The weird gets weirder in The Life After #2.
Writer Joshua Hale Fialkov explores the strange world of suicide Purgatory, where the main protagonist Jude has found himself. Luckily for Jude he has a guide in the form of Ernest Hemingway, who like Jude is “awake.” Hemingway explains a bit about the place in which Jude has found himself and why people are jumping off bridges -– mainly because that is how they ended up in suicide Purgatory in the first place. The Life After #2: is it good?
The Life After #2 (Oni Press)
Hemingway’s explanation turns into a minor plot hole since not every individual committed suicide by jumping off a bridge; one of the characters does not even appear to be following in the same steps that led him to suicide Purgatory.
Jude is absolutely dumbfounded, still in shock about how he got to where he is. Hemingway cuts him little slack and infuses the book with some light-hearted humor, referring to Jude as “my only company in an infinity and he’s a moron.” Fialkov maintains Hemingway’s carefree attitude throughout the book, referencing Hemingway’s war history and comparing the world he now finds himself in as “chicken s--t” compared to the life he lived.
If it was not clear in the first book, Fialkov explains Jude’s powers very well: whenever he touches a person or alien, he is able to peer into their previous life whether it is a young boy who tosses himself off a bridge after being bullied in school or a dude who is the fifth wheel on a drive to a drug-fueled sex romp on the beach. The weirdness really kicks in when Fialkov and artist Gabo introduce what can only be described as purple spirits on the hunt for Hemingway and Jude. Not only are there creepy purple spirits, but also a group of Truman Show-like computer programmers who seem to control multiple levels of life including the one Jude finds himself occupying. The level of weird does not stop there.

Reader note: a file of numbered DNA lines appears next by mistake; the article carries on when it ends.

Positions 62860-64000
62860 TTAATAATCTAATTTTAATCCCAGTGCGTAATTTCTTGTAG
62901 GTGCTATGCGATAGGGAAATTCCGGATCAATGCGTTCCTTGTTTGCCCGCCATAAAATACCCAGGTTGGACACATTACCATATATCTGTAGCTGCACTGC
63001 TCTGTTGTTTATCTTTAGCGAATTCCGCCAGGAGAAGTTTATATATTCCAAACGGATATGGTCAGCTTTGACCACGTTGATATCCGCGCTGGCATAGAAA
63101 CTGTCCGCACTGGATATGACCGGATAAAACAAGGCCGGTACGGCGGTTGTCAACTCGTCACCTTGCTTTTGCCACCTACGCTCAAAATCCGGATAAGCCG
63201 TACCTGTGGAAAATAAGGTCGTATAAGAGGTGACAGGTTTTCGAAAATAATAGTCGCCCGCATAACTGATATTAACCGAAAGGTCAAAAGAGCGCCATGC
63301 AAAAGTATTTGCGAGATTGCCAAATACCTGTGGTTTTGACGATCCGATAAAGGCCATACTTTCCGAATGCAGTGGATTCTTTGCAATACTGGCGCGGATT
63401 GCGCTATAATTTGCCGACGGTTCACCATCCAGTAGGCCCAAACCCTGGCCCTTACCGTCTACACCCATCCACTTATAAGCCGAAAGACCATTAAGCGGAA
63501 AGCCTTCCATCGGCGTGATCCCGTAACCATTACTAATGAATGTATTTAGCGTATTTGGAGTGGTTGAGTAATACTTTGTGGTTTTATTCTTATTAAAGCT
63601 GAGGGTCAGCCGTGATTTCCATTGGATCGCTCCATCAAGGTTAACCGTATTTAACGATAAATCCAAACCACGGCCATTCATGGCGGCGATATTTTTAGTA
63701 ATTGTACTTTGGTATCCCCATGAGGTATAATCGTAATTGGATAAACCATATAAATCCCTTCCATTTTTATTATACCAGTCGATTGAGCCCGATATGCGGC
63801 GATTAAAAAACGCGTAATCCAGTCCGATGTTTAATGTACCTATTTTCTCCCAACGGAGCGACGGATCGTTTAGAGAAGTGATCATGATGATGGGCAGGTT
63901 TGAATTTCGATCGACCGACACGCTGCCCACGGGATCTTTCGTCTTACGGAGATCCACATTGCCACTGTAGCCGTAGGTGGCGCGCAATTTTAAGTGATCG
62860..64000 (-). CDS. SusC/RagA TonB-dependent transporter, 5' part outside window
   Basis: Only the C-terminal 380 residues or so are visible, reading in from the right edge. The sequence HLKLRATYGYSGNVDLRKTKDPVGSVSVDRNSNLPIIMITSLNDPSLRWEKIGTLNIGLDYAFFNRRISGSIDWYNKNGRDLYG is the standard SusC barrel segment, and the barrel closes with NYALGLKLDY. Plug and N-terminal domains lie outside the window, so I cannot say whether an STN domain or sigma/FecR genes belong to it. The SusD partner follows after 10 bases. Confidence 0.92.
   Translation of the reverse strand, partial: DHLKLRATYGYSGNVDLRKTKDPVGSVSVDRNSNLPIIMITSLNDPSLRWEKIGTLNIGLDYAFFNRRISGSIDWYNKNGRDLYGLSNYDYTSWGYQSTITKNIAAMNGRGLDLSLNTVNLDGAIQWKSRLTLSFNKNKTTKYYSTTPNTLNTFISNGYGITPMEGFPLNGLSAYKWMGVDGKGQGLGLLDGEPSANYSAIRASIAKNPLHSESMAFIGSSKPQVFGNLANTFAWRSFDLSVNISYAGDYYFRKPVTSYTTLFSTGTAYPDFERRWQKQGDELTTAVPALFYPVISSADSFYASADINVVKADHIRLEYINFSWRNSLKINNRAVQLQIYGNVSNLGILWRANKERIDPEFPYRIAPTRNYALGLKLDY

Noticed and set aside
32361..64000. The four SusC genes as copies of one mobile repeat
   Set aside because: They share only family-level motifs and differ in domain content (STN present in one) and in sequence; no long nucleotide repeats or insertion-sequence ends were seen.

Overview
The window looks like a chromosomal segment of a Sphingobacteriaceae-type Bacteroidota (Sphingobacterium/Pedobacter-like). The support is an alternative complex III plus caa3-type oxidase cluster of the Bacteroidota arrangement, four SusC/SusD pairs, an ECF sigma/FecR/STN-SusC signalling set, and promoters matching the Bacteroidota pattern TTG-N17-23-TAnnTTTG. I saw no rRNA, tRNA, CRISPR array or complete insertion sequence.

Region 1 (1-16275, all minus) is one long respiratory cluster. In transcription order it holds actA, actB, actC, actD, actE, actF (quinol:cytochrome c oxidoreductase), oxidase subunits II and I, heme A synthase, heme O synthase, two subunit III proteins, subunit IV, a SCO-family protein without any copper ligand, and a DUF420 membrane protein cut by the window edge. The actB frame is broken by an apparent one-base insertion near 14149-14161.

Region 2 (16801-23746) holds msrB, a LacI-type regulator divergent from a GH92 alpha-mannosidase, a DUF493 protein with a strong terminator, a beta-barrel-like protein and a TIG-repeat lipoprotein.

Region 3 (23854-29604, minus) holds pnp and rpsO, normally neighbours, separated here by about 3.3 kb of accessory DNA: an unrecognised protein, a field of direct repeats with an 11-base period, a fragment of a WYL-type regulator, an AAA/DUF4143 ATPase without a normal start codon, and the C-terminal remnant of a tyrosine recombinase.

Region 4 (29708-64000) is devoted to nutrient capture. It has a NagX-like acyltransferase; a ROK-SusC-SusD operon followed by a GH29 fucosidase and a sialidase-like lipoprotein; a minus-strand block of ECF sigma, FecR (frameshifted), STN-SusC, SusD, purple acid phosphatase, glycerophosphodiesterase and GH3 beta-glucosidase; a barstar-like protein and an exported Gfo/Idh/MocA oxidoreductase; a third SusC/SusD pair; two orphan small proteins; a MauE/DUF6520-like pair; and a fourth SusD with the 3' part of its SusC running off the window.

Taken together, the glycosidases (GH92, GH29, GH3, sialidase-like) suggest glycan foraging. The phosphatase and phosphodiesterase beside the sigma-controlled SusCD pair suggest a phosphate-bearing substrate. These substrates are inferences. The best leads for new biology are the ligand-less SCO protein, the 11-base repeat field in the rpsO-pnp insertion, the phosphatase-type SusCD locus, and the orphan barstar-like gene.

Gabo shows an amazing sequence where Jude is attacked by the purple spirits. While his body is being stretched in five different directions, Jude uses his power to transport the reader into a very different setting with monsters of all shapes and sizes, one with a hand on the tip of their tongue with an eye in the middle of the hand and another with a large mouth filled with razor sharp teeth for a stomach. The reader really has no idea what is happening in this sequence except it is extremely freaky. A monster appears to tear off the top of own his head and begins devouring it, while a dog-like creature feasts on what appears to be a man’s throat. All the while Jude’s body takes on an ethereal form and begins to split apart. To call the artwork trippy is an understatement.
Fialkov and Gabo still aren’t finished there, though. They continue amping up the weird and leave their biggest reveal for the very end.
Is It Good?
The Life After #2 is a very entertaining issue with increasing levels of weirdness adding to the likeability factor. If you are looking for a crazy, trippy, “who really knows what is happening adventure,” this book delivers.
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